The emperor — who was born in 1960 — has never experienced war. He was educated at Oxford University and traveled during his time in Europe.
Empress Masako, a former diplomat and Harvard University graduate who is fluent in French and English, spent significant parts of her formative years in Moscow, New York and Boston.
“We’ve never had a bilingual imperial couple with no memory of or connection to World War II,” said Setsuko Okada, an 84-year-old Tokyo resident who came to the greeting. “Or any war for that matter, at least, not directly.”
“Because of that he’ll want to build peaceful relationships with other nations.”
Okada’s father and brother were extremely fond of the imperial household, she explained.
While she has walked past the palace numerous times over the years, the emperor’s public greeting on Saturday was the first time she had ever stepped foot inside the Imperial Palace grounds, much less caught a glimpse of the imperial couple. She brought her 43-year-old daughter, Nozomi, along with her.
The mother and daughter agreed that Emperor Naruhito seems like a good person — much like his father — and with Empress Masako at his side, they believe the imperial household will continue to modernize.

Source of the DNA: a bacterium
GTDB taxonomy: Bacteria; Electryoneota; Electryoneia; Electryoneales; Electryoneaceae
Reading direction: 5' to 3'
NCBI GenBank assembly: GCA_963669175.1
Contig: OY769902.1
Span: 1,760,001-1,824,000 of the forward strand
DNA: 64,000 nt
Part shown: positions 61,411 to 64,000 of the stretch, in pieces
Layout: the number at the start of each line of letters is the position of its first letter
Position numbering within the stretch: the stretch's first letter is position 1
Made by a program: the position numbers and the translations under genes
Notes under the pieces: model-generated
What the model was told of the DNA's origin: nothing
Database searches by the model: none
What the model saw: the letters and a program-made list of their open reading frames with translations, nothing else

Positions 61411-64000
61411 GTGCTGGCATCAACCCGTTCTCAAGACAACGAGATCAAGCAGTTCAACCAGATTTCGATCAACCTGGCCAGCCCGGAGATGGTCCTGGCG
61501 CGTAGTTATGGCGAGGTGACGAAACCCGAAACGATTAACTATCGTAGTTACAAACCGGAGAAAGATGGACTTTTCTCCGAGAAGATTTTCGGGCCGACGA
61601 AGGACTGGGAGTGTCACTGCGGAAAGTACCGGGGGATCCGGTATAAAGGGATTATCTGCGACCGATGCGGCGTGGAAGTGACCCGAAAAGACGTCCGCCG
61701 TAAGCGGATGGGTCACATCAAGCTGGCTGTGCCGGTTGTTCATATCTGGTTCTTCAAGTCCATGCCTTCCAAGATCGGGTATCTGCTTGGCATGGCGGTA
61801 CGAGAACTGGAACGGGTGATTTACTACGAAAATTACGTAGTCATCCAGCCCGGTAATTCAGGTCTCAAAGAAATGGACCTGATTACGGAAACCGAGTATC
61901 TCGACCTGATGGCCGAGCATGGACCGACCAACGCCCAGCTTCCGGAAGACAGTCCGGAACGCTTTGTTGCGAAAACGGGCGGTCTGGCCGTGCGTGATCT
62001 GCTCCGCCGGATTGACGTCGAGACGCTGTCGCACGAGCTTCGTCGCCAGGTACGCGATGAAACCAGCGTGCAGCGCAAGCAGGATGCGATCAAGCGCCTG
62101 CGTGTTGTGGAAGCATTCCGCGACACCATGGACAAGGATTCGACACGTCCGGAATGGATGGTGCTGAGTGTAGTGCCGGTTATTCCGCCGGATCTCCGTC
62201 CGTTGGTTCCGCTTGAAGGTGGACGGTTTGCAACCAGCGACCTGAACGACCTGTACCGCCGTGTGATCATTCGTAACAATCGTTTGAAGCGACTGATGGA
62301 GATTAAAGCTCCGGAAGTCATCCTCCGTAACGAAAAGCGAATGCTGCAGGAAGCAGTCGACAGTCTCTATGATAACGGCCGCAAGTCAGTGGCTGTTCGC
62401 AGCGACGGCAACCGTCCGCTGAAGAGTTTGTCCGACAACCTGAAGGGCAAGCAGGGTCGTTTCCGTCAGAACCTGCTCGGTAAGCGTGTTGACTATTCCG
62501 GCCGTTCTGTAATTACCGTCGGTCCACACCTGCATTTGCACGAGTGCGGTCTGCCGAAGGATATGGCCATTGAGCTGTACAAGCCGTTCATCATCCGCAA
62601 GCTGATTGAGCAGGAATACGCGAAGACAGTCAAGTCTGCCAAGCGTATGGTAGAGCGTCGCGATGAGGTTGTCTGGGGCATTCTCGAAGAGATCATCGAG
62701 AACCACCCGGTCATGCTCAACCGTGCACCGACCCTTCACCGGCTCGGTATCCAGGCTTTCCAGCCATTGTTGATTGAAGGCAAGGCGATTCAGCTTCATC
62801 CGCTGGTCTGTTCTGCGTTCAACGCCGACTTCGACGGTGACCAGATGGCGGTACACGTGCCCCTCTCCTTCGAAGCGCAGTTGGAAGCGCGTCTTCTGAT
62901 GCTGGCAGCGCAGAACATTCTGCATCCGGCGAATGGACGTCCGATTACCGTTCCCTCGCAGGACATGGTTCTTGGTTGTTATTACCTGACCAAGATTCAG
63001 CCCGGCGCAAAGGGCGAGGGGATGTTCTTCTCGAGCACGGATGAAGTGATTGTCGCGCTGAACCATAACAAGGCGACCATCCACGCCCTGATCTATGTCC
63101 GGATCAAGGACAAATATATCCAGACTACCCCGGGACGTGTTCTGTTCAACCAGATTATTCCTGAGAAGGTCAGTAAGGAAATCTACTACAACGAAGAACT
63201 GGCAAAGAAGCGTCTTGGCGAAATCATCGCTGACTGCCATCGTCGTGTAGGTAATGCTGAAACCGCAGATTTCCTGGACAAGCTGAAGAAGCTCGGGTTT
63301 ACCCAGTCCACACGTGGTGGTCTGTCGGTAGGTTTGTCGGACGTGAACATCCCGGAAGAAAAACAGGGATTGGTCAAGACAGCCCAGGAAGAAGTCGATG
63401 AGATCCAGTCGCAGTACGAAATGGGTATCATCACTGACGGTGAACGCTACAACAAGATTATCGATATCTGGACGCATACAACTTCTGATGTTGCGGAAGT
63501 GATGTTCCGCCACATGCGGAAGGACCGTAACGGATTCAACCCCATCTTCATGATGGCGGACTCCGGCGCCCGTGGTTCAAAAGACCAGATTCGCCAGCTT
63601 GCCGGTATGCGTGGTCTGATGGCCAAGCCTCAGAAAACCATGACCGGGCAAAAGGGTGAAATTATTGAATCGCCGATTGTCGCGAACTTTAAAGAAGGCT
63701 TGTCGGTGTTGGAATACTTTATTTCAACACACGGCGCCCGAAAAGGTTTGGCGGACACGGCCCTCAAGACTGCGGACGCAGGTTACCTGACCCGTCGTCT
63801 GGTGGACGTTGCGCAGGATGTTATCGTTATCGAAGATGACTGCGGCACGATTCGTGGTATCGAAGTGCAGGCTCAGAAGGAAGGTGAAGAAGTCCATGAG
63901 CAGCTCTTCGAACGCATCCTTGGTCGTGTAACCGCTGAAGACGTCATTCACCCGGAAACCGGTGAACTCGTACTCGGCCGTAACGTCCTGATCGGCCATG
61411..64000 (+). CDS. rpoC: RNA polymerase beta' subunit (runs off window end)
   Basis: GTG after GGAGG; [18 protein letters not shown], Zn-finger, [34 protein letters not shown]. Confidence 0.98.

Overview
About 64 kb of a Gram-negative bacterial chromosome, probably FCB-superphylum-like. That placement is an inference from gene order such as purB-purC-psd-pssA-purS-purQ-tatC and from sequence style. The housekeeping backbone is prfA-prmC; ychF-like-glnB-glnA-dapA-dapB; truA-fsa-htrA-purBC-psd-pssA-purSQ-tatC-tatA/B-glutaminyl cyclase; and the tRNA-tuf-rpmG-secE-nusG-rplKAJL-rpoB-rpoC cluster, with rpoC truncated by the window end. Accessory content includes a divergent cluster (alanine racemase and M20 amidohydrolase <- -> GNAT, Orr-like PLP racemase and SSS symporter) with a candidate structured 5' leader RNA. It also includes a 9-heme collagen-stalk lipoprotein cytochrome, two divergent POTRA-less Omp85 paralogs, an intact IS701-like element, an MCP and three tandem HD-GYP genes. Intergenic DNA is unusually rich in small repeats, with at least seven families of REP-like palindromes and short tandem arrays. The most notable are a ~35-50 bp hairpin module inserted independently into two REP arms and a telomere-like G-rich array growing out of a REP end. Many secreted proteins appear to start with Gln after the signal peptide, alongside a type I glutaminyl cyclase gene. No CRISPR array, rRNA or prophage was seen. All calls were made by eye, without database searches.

Setsuko said it’s important for the monarchy to have a strong connection to the rest of the world.
“For better or worse, this country changed every time a new emperor took the throne,” she said. “The world gets bigger every day. Emperor Naruhito and Empress Masako will help us build bridges with other countries.”
It was the Shibuya family’s first time inside the grounds of the Imperial Palace as well. The young mother and father, along with their 1-year-old child, thought the beginning of a new era — and the accession of the new emperor — was a good opportunity to make their first visit.